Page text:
The World Health Organisation (WHO) on Tuesday expressed concern about the easing of restrictions by some of the EURO 2020 host countries.
The UN agency, which refused to name cities or countries, in particular, regretted "that some stadiums hosting the tournament are currently raising the number of spectators allowed to see a match."
"In some of the host cities, COVID-19 cases are already on the rise in areas where matches are played," Robb Butler, executive director of WHO Europe, told AFP in a written statement.
The comments come as British authorities announced on Tuesday that more than 60,000 fans will be allowed into the semifinals and final of the European Championship at Wembley Stadium.
The move follows an agreement with UEFA on an increased capacity from the 40,000 spectators initially planned.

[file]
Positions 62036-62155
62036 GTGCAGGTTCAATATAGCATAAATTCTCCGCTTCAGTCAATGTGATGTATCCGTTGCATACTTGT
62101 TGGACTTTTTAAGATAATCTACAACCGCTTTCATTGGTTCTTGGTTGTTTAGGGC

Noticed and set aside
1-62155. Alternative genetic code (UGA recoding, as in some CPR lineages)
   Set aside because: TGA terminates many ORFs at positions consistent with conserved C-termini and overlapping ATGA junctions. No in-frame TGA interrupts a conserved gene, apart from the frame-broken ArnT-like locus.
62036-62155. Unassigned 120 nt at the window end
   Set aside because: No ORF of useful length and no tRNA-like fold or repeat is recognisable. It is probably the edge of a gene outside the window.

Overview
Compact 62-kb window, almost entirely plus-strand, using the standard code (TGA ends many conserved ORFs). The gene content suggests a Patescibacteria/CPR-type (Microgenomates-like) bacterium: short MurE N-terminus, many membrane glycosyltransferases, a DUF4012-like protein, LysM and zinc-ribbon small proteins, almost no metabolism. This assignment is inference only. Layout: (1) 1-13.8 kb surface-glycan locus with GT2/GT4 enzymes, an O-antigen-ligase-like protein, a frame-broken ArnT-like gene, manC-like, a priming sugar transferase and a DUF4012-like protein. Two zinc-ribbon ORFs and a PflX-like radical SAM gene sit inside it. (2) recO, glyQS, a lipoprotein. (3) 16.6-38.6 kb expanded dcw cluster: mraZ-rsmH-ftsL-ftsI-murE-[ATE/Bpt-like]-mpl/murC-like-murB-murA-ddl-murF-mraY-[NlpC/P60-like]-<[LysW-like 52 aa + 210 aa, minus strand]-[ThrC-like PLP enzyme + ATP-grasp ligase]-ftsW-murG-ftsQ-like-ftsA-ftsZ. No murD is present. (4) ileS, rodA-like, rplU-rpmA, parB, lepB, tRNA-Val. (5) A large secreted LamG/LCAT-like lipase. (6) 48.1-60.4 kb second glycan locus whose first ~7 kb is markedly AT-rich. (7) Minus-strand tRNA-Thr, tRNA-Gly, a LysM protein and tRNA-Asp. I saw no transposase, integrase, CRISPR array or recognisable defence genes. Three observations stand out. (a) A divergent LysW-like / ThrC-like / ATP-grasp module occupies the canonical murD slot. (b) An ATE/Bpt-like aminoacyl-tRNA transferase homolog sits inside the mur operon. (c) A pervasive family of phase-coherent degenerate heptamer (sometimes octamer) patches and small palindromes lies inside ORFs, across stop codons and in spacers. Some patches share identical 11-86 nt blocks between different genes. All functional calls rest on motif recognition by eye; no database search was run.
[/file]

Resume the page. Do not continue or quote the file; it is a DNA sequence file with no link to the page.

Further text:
Italian Prime Minister Mario Draghi on Monday called for the EURO 2020 final to be moved out of London because of the spread of the Delta variant.
In Hungary, the only country in the competition that allows full-house stadiums, more than 60,000 fans were permitted into the Puskas Arena last week for EURO 2020 matches.
In Denmark, 29 cases have been detected in connection with EURO 2020 matches taking place in Copenhagen, Danish authorities said on Tuesday.
The figure includes only cases "where the person was sick during the match or was infected during the match. In theory, there could be more infected people," said health authority official Anette Lykke Petri at a press conference.
WHO Europe has called for swift action in areas where new infections were on the rise.
"We must act quickly (...) by developing testing and sequencing, stepping up contact tracing and speeding up vaccination among vulnerable and most at-risk people," said the UN health body.
While Europe's coronavirus indicators have improved over the past two months, the WHO has repeatedly called for caution.
"While we should all recognise the progress made across most countries in the region, we must also acknowledge that we are by no means out of danger," warned WHO Europe Director Hans Kluge earlier this month.